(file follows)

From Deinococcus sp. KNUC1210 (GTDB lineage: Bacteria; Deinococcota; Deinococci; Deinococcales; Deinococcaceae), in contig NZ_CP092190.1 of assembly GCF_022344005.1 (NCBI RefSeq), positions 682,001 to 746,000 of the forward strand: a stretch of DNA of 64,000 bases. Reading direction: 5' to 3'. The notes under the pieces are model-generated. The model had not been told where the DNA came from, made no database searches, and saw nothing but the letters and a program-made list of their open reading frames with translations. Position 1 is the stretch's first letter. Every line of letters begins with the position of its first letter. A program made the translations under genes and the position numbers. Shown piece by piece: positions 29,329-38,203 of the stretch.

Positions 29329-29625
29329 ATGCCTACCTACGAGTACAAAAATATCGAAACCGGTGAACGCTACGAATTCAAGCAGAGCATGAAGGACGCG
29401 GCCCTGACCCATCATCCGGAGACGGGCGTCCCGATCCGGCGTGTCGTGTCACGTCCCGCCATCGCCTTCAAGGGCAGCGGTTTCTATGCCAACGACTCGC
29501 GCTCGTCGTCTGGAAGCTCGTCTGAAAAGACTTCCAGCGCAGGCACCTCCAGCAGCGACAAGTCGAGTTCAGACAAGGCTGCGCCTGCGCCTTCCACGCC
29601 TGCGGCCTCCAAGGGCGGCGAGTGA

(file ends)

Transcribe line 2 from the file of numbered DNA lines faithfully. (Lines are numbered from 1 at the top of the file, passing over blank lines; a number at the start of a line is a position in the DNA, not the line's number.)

Positions 29329-29625